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Indiana women’s basketball’s identity on display in 87-24 thrashing of Morehead State

Almost every Hoosier scored in Indiana’s victory Sunday afternoon.

Syndication: The Herald-Times Rich Janzaruk/Herald-Times / USA TODAY NETWORK

When Mackenzie Holmes took the court at Assembly Hall for tipoff, she was forced to glance downward.

Matching up with the 6-3 Holmes was a guard standing at 5-9. The tone for the day was immediately set: just how many points would Holmes, averaging over 20 points per game, score on such a small lineup?

The speculation only grew when Morehead State was forced to foul Holmes to keep her away from the rim in the first few possessions of the matchup. The answer ended up being just 12, good for third on the team.

But It’s not like she was disappointed, what with her leaping to her feet from the bench anytime one of her co-stars added onto what ended up being a 87-24 victory. Every Hoosier who dressed for the game played a part in that total with the exception of Henna Sandvik, though not for lack of trying.

“We tried like crazy to get Henna some shots there at the end because we want everybody to score,” head coach Teri Moren said in a postgame press conference.

Moren has emphasized her players’ willingness to pass up good shots for great ones throughout her time coaching the Hoosiers for a variety of reasons. The first being bolstering the team’s chemistry and the second being to put on a show for fans.

Indiana can’t play above the rim and the coaching staff knows they have to put on a show to get fans in the stands, Moren said. In order to play “pretty basketball,” Indiana emphasizes distribution in practices.

It all comes back to the players on the court.

“You have to have willing people, players in your program that are willing to do that,” Moren said.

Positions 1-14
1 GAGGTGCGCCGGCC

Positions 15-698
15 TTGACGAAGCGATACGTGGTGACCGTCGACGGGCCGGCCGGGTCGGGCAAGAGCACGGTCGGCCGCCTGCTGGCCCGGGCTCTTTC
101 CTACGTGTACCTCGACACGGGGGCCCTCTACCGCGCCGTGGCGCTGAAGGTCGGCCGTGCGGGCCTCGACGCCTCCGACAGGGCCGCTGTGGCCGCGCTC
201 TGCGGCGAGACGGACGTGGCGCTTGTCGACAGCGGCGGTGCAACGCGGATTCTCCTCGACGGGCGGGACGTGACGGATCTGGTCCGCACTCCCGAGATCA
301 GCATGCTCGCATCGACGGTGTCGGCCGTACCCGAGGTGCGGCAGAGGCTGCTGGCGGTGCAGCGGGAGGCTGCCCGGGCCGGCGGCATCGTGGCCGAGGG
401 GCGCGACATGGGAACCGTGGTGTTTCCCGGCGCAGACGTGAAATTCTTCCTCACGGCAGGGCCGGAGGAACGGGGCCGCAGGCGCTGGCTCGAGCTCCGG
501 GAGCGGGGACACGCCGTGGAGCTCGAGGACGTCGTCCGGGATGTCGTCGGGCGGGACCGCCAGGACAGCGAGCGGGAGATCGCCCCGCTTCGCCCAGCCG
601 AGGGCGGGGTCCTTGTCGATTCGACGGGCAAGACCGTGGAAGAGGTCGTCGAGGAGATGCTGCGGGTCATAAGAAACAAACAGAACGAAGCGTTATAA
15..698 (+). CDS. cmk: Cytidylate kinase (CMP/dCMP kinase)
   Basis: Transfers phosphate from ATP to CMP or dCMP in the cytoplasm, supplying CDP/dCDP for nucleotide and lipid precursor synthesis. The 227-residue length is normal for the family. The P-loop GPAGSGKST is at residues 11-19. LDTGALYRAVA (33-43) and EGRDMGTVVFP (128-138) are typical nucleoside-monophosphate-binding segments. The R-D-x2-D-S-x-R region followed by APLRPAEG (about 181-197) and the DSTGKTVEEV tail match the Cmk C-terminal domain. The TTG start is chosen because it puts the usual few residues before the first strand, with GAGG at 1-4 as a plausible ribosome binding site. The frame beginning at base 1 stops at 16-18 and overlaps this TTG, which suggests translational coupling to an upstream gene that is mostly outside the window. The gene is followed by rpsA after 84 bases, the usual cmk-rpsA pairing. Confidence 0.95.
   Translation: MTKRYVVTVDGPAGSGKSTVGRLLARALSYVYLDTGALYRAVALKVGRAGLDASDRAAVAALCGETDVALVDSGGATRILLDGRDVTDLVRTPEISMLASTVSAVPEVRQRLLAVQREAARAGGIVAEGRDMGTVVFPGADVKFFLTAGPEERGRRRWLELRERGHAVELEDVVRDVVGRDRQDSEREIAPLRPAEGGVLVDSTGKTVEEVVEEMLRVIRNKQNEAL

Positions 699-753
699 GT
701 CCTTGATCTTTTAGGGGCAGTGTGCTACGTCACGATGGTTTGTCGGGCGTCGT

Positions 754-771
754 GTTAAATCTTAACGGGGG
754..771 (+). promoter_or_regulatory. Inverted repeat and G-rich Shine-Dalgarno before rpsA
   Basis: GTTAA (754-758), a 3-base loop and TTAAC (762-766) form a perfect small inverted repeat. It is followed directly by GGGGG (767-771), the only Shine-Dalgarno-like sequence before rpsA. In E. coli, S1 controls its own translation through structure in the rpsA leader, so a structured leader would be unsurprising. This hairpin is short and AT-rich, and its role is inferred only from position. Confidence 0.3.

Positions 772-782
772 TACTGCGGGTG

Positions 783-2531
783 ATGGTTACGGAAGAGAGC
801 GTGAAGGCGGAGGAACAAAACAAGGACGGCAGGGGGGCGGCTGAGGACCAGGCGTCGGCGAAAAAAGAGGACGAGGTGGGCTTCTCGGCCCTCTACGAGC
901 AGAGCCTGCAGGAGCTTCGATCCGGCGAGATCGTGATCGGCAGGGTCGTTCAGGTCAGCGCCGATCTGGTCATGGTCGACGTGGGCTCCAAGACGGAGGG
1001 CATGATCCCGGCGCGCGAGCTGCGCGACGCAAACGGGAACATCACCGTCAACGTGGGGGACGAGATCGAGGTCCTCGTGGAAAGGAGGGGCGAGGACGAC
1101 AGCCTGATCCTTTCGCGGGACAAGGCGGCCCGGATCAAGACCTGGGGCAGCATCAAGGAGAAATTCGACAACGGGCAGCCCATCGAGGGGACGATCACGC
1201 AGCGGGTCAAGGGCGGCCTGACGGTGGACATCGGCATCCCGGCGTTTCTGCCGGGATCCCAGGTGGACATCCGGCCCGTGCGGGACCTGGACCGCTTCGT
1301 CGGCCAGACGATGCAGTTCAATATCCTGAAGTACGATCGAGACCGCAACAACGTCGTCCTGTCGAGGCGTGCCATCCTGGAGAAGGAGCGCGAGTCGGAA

That emphasis is evident throughout the box score. None of the Hoosiers truly broke out and all but two recorded at least one assist on the night. Beyond the box score, you see it in Alyssa Geary crashing into the interior but finding Chloe Moore-McNeil at the top of the key. In defenders closing in on homes as spots on the perimeter tear open for Sara Scalia and Yarden Garzon.

But most of all, you see it on Indiana’s bench, which transforms into a spirit machine whenever any Hoosier scores. The bench is at the edge of their seats on offense, feet to the ground just ready to leap at a made shot or a defensive stop.

Indiana’s identity isn’t just sharing the ball on offense, it’s keeping it away from the rim on defense.

The Hoosiers never let up on the other end despite a lead that went from ten points to over sixty before the game was over. They kept communicating, went after the ball with tenacity and didn’t surrender any easy shots.

Defense is the most difficult aspect of the transition to college basketball for younger players, Moren said. That’s especially true for Indiana, which goes into every game with a highly specific, different strategy on defense with an emphasis on the scouting report. That’s ultimately how players get minutes, and it’s true for Indiana’s freshmen like Lilly Meister.

When she replaced Holmes, nothing was getting past Meister. If Morehead State was using motion to generate an open look, Meister was either calling it out within seconds or on the shooter herself, forcing a bad shot with a closeout and holding down the perimeter while clinging to the interior.

Off the court, Meister texts associate head coach Rhet Wierzba every day to get some extra work in before practice.

“She’s talented, she just needs some experience,” Moren said. “She’s a great kid, a great learner and I feel like she’s just going to continue to get better.”

When Indiana is clicking, the Hoosiers aren’t beating teams in just one area. They’re finding open looks on one end and playing with intensity on the other to take control of games early and often.